substantial evidence standard in Georgia

What Does the Substantial Evidence Standard Mean in Georgia?

What does the substantial evidence standard mean in Georgia? A recent ruling from the Court of Appeals of Georgia reminds us that the answer is: not very much. Fulton County v. Berry, A20A0434 is a reminder that “substantial evidence” really means “any evidence.”

The easiest way to keep up on standards of review is to consult appellate counsel, whose job is to keep abreast of these developments. Contact us here if you want advice on your matter.

What is the “any evidence” standard in Georgia?

Most trial attorneys are familiar with Georgia’s “any evidence” standard, which governs, among other things, requests for directed verdicts. As to most issues of fact, if there is any evidence in the trial record from which the jury could, beyond mere speculation, reach a particular conclusion, the motion is due to be denied. See, e.g. Driggers v. Campbell, 247 Ga. App. 300, 302 (2000).

What is the “substantial evidence” standard in Georgia?

Attorneys, unless they practice administrative law, may be less familiar with the “substantial evidence” standard. Its most important application is that it governs the scope of review when you seek certiorari to Georgia Superior Court for review of another Georgia court or tribunal. Under O.C.G.A. § 5-14-12, in such actions “[t]he scope of review shall be limited to all errors of law and determination as to whether the judgment or ruling below was sustained by substantial evidence.”

This reference to “substantial evidence” language might reasonably imply to you that Superior Courts can engage in a somewhat, well—substantive—review of the lower court, but for the most part you are wrong. After all, whatever “substantial evidence” is, it must, for the word “substantial” to have any meaning, mean something more than “any evidence.” But if that’s what you’re thinking you’re wrong.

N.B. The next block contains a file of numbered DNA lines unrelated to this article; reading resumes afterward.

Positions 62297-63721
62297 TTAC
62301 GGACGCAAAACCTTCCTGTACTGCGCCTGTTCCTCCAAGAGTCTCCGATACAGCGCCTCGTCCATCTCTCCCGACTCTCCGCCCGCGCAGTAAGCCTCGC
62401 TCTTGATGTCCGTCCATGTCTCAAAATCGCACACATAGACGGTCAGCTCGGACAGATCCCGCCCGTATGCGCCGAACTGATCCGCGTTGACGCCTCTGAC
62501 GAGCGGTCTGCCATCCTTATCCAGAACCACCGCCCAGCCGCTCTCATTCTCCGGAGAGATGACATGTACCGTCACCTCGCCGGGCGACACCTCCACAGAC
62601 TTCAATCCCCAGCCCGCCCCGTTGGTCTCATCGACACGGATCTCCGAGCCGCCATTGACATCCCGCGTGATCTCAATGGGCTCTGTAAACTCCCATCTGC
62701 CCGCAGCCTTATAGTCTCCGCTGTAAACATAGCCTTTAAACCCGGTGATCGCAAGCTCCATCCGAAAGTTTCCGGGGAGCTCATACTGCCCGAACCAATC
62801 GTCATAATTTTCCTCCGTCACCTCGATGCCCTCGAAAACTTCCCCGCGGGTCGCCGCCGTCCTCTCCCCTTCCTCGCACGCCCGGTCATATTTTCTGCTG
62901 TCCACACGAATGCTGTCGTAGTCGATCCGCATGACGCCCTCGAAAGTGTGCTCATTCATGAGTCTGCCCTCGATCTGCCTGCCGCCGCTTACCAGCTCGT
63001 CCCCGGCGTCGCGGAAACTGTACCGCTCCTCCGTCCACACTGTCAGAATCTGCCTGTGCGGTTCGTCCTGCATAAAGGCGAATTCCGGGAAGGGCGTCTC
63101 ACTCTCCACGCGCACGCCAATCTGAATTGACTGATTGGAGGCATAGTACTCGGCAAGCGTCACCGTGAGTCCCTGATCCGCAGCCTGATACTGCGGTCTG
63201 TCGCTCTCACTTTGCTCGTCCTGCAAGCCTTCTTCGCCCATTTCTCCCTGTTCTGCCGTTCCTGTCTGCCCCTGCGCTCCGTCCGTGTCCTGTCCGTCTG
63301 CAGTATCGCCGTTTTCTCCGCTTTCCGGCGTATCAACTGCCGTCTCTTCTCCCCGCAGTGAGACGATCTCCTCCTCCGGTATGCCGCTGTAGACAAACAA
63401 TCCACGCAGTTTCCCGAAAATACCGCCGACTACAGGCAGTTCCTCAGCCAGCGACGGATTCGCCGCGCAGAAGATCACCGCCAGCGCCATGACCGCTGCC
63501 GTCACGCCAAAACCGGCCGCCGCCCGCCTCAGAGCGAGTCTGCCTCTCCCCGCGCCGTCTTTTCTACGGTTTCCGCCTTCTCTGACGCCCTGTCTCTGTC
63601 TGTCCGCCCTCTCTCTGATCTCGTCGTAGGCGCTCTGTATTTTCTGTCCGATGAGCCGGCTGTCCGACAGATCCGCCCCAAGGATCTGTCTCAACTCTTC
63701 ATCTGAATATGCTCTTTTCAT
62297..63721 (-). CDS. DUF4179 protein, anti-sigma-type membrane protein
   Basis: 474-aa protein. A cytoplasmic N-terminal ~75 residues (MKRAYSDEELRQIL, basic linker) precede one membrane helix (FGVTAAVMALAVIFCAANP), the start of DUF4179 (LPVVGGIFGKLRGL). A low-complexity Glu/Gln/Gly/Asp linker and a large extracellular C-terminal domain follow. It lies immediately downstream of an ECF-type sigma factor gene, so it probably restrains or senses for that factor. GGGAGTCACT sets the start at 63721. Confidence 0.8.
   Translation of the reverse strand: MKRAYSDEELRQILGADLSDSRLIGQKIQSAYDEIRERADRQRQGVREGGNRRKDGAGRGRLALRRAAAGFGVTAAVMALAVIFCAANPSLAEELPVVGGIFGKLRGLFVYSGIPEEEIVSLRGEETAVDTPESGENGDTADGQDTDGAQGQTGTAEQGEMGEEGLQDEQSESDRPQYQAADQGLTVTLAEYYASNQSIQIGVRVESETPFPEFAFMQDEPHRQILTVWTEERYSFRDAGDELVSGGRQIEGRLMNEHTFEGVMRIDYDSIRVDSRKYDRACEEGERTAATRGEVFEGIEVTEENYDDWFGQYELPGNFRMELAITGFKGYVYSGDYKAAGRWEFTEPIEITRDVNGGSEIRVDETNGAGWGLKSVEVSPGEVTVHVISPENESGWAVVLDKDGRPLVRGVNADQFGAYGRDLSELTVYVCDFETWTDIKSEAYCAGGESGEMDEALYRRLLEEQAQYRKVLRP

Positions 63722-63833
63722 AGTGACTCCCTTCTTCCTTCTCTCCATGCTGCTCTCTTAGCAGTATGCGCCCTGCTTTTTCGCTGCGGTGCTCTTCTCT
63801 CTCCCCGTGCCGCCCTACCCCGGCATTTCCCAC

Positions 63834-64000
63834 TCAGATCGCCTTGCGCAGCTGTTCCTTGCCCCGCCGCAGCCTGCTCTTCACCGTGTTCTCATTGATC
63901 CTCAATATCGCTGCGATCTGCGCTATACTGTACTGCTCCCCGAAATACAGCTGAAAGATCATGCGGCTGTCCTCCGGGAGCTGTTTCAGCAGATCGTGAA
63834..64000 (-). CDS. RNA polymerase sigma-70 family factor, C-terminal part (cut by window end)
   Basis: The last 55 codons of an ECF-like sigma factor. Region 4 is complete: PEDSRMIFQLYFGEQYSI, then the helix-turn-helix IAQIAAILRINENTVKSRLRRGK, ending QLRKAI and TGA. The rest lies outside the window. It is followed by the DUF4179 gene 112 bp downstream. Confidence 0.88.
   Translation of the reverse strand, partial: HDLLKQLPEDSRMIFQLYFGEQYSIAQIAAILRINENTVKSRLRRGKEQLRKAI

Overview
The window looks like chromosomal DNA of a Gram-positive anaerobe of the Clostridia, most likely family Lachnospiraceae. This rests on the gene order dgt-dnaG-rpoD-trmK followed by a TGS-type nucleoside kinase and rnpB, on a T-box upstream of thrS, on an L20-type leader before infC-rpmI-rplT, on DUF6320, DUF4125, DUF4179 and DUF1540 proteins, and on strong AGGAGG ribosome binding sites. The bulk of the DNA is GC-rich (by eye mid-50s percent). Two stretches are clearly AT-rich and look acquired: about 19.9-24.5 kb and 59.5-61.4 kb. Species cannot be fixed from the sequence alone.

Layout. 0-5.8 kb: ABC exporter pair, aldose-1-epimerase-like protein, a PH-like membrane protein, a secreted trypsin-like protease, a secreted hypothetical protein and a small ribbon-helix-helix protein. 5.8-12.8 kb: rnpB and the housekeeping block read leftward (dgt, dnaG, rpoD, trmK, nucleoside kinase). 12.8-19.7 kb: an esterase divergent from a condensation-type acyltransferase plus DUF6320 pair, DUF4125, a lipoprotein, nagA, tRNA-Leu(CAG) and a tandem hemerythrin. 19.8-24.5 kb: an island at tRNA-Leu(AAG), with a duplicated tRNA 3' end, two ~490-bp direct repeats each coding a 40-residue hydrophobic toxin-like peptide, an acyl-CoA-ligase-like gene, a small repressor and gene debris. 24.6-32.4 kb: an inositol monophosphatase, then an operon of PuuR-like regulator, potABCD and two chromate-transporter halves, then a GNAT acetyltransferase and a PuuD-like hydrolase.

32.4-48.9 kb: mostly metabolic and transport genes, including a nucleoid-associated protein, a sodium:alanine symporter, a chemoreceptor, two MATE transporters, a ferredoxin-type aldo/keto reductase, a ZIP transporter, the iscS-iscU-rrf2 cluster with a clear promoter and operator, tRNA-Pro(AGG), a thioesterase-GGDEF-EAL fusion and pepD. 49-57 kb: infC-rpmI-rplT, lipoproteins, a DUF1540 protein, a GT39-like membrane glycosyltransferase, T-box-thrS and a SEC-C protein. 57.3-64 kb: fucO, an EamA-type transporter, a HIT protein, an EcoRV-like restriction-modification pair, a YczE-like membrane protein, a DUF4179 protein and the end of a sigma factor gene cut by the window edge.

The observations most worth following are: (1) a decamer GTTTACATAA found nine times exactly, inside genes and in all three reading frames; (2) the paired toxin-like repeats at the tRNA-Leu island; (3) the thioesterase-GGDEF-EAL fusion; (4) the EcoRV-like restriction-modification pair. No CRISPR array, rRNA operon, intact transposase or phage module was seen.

How to Georgia courts interpret the “substantial evidence” standard?

The Georgia Court of Appeals reminded us how little the word “substantial” means in its recent decision in Berry.

By way of background, Anthony Berry was terminated for cause from his employment with Fulton County, Georgia. He appealed the decision to the County’s Personnel Board, which ultimately affirmed. He then petitioned the Superior Court of Fulton County for a writ certiorari under OCGA § 5-4-1 et seq. The superior court reversed the Board’s decision. The Court of Appeals granted Fulton County’s application for discretionary review, and reversed.

Part of the reason for that reversal is the standard of review that the Court of Appeals of Georgia deemed applicable to the Superior Court of Fulton County’s oversight of the Personnel Board. The Court of Appeals explained that Georgia courts have interpreted the “substantial-evidence standard” as “effectively the same as the any-evidence standard.” Emory Univ. v. Levitas, 260 Ga. 894, 897 (1991). See also Macon-Bibb County Planning & Zoning Comm. v. Epic Midstream, 349 Ga. App. 568, 572 (2019).

For that reason, the Court stated that “[I]n reviewing issues of fact in a certiorari proceeding, therefore, a superior court must affirm if the ruling below was supported by any evidence.” See City of Atlanta Govt. v. Smith, 228 Ga. App. 864, 865 (1997). And, since on appeal, the Court of Appeals’ “duty is not to review whether the record supports the superior court’s decision but whether the record supports the initial decision of the local governing body or administrative agency,” the Court of Appeals was likewise bound to apply the minimal substantial evidence standard to the Personnel Board’s decision. Id. (cleaned up). 

The Court of Appeals relied in large part on a passage from its earlier ruling in DeKalb County v. Bull, 295 Ga. App. 551, 552 (2009), which reads:

Neither the superior court nor this Court reweighs credibility determinations of the factfinder. In other words, because the factfinder in the initial proceedings is charged with weighing the evidence and judging the credibility of the witnesses, the superior court and this Court must view the evidence in the light most favorable to the factfinder’s decision and must affirm the decision if there is any evidence to support it, even when the party challenging the factfinder’s conclusions presented evidence during the initial proceedings that conflicted with those conclusions.

What is the implication of Berry on the substantial evidence standard?

The Berry opinion does not change the law much; it was already relatively clear under Georgia law that “substantial evidence” does not mean much. But it is a reminder to practitioners that certiorari to the Superior Court can be of limited utility—figuring out a way to win in front of an agency or lower tribunal matters far more. For that, Kastorf Law suggests associating an attorney with regulatory expertise on your matter early on. Call us for a consult.

Learn more about our administrative law practice.

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